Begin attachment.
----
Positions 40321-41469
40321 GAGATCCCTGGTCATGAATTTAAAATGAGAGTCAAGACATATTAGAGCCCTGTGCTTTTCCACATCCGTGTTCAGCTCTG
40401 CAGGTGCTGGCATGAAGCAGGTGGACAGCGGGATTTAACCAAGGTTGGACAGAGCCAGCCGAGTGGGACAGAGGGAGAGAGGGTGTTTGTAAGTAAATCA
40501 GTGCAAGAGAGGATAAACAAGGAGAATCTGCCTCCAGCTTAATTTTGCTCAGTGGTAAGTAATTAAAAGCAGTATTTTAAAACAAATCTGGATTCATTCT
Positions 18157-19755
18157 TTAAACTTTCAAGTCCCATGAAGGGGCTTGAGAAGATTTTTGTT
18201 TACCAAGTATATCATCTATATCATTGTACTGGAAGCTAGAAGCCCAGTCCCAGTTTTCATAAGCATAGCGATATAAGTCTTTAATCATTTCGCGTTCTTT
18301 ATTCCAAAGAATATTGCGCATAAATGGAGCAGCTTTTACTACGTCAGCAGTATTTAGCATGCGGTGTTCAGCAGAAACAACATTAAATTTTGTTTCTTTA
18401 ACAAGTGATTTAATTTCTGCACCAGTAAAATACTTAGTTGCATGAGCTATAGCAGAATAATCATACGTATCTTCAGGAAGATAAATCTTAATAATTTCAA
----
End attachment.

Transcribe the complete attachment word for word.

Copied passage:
Positions 40321-41469
40321 GAGATCCCTGGTCATGAATTTAAAATGAGAGTCAAGACATATTAGAGCCCTGTGCTTTTCCACATCCGTGTTCAGCTCTG
40401 CAGGTGCTGGCATGAAGCAGGTGGACAGCGGGATTTAACCAAGGTTGGACAGAGCCAGCCGAGTGGGACAGAGGGAGAGAGGGTGTTTGTAAGTAAATCA
40501 GTGCAAGAGAGGATAAACAAGGAGAATCTGCCTCCAGCTTAATTTTGCTCAGTGGTAAGTAATTAAAAGCAGTATTTTAAAACAAATCTGGATTCATTCT
Positions 18157-19755
18157 TTAAACTTTCAAGTCCCATGAAGGGGCTTGAGAAGATTTTTGTT
18201 TACCAAGTATATCATCTATATCATTGTACTGGAAGCTAGAAGCCCAGTCCCAGTTTTCATAAGCATAGCGATATAAGTCTTTAATCATTTCGCGTTCTTT
18301 ATTCCAAAGAATATTGCGCATAAATGGAGCAGCTTTTACTACGTCAGCAGTATTTAGCATGCGGTGTTCAGCAGAAACAACATTAAATTTTGTTTCTTTA
18401 ACAAGTGATTTAATTTCTGCACCAGTAAAATACTTAGTTGCATGAGCTATAGCAGAATAATCATACGTATCTTCAGGAAGATAAATCTTAATAATTTCAA